Enquire about Henry Dinning
‘From Wood to Bronze’
Henry is one of those rarities: a self-taught enthusiast who is very good at what he does. Henry works with hardwood collected from fallen trees that line the waterways of North-East Victoria. On his frequent fishing expeditions, he always keeps a sharp eye out not only for snakes but also for timber that could be suitable for sculpting and refining. Having collected his raw material, Henry explores each piece shaping and searching for the inherent qualities it possesses. He works without preconceptions, allowing each piece to develop a form and a shape peculiar to it. No two pieces are ever, can ever, be the same. He works with minimal intervention, retaining and accentuating the unique, natural characteristics of each piece. When satisfied with the form, shape and lines of selected pieces, Henry has them cast in bronze, using the ancient ‘lost wax’ method of bronzing. In their finished bronzed state, the pieces take on an alluring and sensual quality that is pleasing both to the touch and to the eye. Each piece is numbered and signed.
The Lost Wax Method of Casting Bronze Sculptures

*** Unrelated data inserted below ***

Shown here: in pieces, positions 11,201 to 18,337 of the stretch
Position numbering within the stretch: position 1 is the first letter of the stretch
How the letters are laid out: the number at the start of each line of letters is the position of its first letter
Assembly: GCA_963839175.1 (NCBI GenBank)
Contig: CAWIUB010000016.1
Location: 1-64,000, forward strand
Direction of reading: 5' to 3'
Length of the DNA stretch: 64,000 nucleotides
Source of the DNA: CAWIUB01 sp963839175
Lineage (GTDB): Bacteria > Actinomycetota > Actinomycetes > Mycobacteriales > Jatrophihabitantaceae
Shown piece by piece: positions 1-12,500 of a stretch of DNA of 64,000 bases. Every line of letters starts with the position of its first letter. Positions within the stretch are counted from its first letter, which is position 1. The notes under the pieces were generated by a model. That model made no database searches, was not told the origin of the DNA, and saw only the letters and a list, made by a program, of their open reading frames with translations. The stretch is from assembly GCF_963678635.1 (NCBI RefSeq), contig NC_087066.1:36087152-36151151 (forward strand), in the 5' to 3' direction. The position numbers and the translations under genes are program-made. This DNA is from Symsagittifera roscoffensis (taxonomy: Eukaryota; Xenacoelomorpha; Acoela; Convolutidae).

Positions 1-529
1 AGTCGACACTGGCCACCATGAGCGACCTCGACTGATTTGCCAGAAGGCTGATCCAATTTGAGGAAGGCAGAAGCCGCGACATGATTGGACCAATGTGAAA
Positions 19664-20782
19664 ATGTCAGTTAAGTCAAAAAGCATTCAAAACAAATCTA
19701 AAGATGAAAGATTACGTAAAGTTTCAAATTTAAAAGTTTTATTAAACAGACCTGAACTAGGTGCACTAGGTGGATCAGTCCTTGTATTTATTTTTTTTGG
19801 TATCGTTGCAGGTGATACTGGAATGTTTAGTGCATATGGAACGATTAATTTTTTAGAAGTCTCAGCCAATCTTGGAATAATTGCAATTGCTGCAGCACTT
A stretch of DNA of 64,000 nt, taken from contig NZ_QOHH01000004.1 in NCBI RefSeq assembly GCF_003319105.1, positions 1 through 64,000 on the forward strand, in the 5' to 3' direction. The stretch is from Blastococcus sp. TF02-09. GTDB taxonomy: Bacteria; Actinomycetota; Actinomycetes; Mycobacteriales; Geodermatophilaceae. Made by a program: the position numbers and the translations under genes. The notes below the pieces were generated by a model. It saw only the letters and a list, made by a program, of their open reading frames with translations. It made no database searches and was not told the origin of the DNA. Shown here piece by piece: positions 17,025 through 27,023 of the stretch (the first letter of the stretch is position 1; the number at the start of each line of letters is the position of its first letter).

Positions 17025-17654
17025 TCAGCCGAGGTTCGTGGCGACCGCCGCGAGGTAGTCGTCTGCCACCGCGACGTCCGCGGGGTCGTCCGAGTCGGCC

This process dates back over 4000 years and has been used by every ancient culture, It reached its peak of technical proficiency with the ancient Greeks. In the ‘lost wax’ process of bronze casting, the artist’s model sculpted in clay, wood, wax or plaster is used to make a multi segmented plaster or rubber mold. The mold is a perfect negative of the original work. Melted wax is poured into the mold and swirled around making a thin impression of the sculpture. The mold is then separated leaving a positive wax model of the sculpture. This wax blank is refined, adding additional detail or even changing the model. Spues and vents of wax are attached to the wax model to allow for the smooth flow of the molten bronze and for gases to escape. This unique wax is covered with a slurry of fire retardant ceramic shell and a core of slurry is inserted to minimise the amount of bronze required. The slurry covered wax is then heated and the melted wax flows out, thus the term lost wax’. Once the wax is gone it leaves a void that will be replaced by the bronze. Molten bronze is poured and when cooled the shell and core are broken and spues and vents are cut off. Any roughness is hand finished to remove the traces of the casting process leaving an exact copy of the wax model. Each new bronze is numbered indicating the edition number and the artist will inscribe his/her name or initial. The final process in the creation of a bronze is the patina or finish that is applied to the surface of the bronze. The surface patina that you see on a bronze sculpture is a forced tarnishing created by applying different acids and other chemicals to the surface. The resulting colour depends on which chemicals are applied.